Prospects for Change in Franco-Israeli Relations
Over the years, Israel’s relations with France have seen dramatic ups and downs. Israeli attitudes are still colored by the crisis leading up to the 1967 Six-Day War, when Israel felt betrayed by de Gaulle’s pro-Arab policy. Back then, supposed realpolitik considerations drove the two countries apart. Now it may bring them together.
Macron already has expressed reservations about the Palestinian campaign to make Europe an ally against Israel. Although he pays standard lip service to the need for a Palestinian state, he has not closed the door on President Trump’s Mideast peace initiative, and more significantly, he has protested the delegitimization of Israel. Back in 2017, at a commemoration of the deportations of Jews by the Nazis and the Vichy regime, he unequivocally denounced anti-Zionism as a new form of anti-Semitism.
More recently France welcomed Israel’s normalization agreement with France’s close ally against Turkey, the UAE, as well as the agreement with Bahrain. In the background are the interests shared by France, the UAE, Israel, Greece, and Egypt. Mossad chief Yossi Cohen recently was quoted as saying that Turkey may pose a greater threat to Israel than Iran. The quote may have been taken out of context. Nevertheless, while Turkey is taking a decidedly hostile stance toward Israel on issues such as Jerusalem and Gaza, it is not an active enemy.
Still, Cohen’s words indicate that Israel, like France, needs to reconsider its strategic priorities. Erdogan’s arrogant response to France’s moves in the eastern Mediterranean reflects his belligerent state of mind. So does his statement that converting Hagia Sophia into a mosque will pave the way to liberating the Al-Aqsa Mosque in Jerusalem.
Macron and his loyal associate Le Drian want to rehabilitate French influence. Unlike de Gaulle’s time, French Middle East policy today requires partnership with Israel, rather than alienation from it and adoption of a pro-Arab stance. The overt alignment of Abu Dhabi, Manama, and Jerusalem offers a diplomatic and military platform for rebuilding past ties based on emergent common interests and a new outlook on the Middle East. Macron is driven not just by changed sentiments toward Israel but by the realization that if France’s interventions in Lebanon and Libya and efforts to contain Turkey are to succeed, rapprochement with Israel is essential.
Macron faces two main obstacles. First, in the foreign policy sphere, France’s Ministry of Foreign Affairs still subscribes to the “traditional” view of the Israeli-Palestinian issue, which has caused tensions between Paris and Jerusalem for decades. In addition, aspects of the Iranian nuclear issue, on which France had been firmer than former President Obama but not as firm as Israel now expects in light of Trump’s policy, remain a serious bone of contention between the two countries. (This is also true regarding Hezbollah’s legal status in France.) Second, in the domestic sphere, the large French Moslem community remains politically affiliated with left-wing parties, who are strongly pro-Palestinian and fundamentally anti-Israeli.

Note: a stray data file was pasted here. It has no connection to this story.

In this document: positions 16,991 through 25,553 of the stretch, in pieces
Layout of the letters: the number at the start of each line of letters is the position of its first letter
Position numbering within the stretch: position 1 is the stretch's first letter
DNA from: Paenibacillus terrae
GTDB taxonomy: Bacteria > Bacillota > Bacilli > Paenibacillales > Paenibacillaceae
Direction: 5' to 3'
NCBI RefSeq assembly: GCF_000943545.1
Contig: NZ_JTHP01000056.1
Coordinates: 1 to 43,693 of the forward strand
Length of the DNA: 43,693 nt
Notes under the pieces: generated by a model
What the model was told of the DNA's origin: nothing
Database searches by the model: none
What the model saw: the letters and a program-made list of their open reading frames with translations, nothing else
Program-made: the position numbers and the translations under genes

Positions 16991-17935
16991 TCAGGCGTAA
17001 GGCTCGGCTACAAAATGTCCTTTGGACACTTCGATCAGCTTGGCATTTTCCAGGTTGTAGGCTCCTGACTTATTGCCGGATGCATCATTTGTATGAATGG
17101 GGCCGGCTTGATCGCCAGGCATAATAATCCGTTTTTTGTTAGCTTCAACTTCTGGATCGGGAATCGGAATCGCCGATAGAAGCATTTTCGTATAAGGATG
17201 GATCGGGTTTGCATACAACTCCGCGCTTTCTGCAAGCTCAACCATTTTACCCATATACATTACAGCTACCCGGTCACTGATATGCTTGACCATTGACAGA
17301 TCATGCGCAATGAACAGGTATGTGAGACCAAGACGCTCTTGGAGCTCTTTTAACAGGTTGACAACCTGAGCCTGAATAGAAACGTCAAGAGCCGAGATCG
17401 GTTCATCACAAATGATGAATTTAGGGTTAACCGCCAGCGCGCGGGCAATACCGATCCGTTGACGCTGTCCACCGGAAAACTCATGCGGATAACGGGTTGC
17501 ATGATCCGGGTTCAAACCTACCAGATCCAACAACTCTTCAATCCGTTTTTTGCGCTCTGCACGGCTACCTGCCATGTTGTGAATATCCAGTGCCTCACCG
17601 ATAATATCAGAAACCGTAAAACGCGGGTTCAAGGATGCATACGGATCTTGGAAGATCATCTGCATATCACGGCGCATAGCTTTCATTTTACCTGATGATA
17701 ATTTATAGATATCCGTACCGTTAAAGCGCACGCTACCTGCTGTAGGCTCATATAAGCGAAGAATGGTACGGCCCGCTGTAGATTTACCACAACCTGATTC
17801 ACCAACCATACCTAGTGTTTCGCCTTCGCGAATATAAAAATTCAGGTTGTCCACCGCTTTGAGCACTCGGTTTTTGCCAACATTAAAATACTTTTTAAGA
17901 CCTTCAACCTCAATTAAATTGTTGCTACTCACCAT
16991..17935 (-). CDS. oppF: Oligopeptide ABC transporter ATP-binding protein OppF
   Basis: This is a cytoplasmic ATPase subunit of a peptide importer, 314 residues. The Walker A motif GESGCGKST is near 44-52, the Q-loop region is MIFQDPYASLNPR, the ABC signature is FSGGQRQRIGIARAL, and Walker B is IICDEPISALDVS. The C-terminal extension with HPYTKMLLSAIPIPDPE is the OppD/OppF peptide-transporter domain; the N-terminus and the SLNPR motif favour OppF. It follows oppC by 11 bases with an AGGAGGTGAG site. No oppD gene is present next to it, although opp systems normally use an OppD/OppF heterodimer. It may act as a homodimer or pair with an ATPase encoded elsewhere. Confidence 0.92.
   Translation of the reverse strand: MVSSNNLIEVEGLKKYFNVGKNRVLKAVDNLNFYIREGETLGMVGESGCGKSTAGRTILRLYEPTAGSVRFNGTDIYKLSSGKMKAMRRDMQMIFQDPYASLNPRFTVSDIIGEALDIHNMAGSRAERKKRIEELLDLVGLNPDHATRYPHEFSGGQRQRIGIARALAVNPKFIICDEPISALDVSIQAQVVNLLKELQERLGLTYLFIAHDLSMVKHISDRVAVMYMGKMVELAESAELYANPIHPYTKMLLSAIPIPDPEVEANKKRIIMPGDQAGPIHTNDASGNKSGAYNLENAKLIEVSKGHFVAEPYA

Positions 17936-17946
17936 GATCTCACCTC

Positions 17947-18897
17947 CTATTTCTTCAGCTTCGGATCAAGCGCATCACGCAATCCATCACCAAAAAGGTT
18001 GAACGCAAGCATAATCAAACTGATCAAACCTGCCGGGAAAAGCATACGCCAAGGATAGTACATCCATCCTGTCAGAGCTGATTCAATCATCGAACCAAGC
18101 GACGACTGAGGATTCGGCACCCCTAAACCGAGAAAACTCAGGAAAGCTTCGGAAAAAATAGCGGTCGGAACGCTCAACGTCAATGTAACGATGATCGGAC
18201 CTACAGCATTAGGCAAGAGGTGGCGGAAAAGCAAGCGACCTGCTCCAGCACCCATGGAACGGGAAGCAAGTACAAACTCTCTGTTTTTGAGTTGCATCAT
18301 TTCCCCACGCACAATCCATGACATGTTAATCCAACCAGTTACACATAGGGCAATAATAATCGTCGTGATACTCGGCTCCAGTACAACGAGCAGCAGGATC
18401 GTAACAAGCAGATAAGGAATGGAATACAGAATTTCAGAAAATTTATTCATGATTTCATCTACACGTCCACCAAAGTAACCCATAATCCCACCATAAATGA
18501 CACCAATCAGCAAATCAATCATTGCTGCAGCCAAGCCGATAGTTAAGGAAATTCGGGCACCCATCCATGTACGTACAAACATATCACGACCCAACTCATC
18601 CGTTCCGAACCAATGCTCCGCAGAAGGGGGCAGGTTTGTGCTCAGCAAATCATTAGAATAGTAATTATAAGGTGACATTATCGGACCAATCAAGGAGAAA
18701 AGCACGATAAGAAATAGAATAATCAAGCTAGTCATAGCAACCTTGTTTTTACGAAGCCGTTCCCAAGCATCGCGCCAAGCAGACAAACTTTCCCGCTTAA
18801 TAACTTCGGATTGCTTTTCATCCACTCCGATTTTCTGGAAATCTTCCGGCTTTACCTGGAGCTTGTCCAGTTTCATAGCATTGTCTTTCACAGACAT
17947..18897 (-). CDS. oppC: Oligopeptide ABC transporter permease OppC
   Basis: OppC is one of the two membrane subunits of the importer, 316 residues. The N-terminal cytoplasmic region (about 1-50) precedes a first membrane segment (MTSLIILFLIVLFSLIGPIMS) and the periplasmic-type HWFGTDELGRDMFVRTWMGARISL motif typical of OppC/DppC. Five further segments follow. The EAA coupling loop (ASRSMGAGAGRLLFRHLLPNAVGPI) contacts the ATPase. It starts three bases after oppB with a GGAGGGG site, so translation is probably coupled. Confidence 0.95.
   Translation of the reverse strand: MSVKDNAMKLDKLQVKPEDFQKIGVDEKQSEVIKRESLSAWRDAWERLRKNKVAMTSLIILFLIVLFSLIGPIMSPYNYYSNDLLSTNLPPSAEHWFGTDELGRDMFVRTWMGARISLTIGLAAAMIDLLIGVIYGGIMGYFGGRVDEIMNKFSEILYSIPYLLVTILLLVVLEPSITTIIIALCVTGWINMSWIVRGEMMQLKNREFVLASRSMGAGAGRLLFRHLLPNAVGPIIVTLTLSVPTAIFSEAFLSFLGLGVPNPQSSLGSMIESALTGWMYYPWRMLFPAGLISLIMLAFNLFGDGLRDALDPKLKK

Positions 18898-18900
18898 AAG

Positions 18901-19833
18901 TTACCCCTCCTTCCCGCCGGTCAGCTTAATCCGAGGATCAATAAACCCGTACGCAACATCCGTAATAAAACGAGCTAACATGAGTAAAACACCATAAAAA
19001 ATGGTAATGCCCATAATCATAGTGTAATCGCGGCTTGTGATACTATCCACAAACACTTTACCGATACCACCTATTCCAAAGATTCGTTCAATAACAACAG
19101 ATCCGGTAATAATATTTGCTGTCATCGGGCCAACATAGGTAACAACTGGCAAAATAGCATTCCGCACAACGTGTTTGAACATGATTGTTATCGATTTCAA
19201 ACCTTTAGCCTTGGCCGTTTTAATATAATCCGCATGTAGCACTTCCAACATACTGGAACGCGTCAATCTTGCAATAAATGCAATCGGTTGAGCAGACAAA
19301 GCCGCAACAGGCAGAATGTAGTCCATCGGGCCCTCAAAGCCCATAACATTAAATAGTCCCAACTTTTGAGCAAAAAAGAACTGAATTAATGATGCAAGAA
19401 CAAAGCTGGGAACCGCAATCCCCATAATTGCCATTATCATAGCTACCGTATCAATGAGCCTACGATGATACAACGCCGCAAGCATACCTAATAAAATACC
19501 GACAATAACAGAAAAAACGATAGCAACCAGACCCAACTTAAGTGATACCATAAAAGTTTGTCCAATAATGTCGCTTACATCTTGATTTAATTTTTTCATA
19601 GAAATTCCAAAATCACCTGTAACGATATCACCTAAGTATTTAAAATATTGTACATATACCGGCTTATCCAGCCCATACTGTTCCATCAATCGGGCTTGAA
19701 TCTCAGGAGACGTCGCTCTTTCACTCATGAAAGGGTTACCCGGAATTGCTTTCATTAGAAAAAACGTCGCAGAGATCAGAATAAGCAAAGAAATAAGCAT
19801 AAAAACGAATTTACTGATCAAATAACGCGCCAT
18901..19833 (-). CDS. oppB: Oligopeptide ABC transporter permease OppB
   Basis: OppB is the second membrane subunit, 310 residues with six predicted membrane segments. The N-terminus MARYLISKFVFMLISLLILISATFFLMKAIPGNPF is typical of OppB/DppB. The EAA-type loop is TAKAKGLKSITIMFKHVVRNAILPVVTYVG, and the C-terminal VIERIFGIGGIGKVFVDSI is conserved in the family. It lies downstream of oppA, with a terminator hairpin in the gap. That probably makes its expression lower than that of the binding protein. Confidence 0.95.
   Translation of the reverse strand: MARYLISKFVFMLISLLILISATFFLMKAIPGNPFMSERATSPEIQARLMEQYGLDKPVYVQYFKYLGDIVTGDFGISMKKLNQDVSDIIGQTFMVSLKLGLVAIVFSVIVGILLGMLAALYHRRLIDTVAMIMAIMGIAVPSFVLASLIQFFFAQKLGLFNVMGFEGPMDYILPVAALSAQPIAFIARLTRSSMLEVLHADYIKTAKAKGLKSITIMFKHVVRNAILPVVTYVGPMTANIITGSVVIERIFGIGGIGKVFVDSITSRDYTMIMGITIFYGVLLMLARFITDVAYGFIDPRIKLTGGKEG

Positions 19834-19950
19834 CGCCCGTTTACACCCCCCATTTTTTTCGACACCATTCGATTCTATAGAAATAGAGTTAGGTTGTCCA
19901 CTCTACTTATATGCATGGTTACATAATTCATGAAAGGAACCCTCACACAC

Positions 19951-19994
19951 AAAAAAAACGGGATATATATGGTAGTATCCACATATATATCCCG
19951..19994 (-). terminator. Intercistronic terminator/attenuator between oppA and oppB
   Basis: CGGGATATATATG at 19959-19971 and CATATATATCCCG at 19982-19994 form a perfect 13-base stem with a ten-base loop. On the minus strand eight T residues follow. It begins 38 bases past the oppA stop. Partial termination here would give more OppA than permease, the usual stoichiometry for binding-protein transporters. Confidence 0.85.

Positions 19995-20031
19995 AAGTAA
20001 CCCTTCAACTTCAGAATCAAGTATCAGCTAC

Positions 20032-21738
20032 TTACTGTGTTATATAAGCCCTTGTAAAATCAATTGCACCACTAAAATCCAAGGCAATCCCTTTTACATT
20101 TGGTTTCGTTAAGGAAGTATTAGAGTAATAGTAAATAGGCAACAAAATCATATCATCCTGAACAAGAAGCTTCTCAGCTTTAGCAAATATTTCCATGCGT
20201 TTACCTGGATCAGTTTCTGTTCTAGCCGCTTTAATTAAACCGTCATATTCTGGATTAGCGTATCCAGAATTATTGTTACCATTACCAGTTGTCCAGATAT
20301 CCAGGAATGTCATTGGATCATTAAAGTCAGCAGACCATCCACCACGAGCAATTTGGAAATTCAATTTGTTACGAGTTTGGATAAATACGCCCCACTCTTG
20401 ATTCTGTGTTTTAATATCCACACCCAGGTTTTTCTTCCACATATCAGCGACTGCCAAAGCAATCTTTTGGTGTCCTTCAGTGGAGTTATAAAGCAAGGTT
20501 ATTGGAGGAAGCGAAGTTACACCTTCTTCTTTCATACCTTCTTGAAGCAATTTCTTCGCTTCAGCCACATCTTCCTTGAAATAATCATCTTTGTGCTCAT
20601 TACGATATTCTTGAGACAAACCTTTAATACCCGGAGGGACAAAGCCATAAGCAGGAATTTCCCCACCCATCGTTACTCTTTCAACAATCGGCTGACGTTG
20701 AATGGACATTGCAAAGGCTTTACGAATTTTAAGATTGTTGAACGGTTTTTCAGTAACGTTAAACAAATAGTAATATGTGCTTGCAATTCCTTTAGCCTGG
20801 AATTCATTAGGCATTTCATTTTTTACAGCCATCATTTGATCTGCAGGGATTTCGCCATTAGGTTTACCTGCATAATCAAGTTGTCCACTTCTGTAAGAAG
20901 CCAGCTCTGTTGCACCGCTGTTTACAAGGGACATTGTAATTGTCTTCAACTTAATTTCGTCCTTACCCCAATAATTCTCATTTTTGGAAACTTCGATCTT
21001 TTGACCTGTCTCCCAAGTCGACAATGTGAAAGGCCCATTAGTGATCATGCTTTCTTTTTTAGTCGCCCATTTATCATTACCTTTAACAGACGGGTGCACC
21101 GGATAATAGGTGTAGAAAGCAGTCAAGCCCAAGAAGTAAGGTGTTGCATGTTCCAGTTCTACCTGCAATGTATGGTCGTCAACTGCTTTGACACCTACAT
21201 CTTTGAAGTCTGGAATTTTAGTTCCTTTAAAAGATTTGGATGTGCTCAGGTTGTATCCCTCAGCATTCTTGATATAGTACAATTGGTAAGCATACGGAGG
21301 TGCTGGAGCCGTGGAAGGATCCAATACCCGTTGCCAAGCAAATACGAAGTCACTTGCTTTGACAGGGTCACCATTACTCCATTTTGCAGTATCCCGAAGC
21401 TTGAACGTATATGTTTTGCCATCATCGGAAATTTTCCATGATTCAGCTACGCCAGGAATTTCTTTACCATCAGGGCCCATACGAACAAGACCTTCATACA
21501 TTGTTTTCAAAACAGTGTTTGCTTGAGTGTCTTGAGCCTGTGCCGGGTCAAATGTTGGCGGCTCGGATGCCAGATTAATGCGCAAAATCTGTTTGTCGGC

Nevertheless, France now recognizes that the binary “Arab versus Israel” approach to the Middle East is obsolete. It remains to be seen whether Macron will have the courage to take a new political direction, challenging the French Moslem community while rallying the Gaullist right, the center, and the Catholics against Le Pen and the extreme right.
Recommendations for Israeli Policy
Facing a new geopolitical map in the Middle East and the eastern Mediterranean, Israel should take advantage of the opportunity to revamp its relations with France. This should include both formal and informal mechanisms for regular, at least biannual, strategic talks.
Israel should also initiate high-level visits to cement the geopolitical understandings.
Such a bilateral format could lead to a multilateral, perhaps discreet, consultation format including Egypt, the UAE, Greece, and Cyprus, working together to secure US support.
Israeli decision-makers need to overcome negative associations with France that have held sway since 1967. A pragmatic Israeli approach has enabled basically positive relations with France for years, and the time is ripe to serve both countries’ interests by moving to a new level.
Israel also should leverage its peace agreement with the UAE to forge closer ties with France. The UAE is particularly well positioned to encourage Paris to improve its relations with Jerusalem.
Both France and Israel have much to gain from an upgrade in their relations.
JISS Policy Papers are published through the generosity of the Greg Rosshandler Family.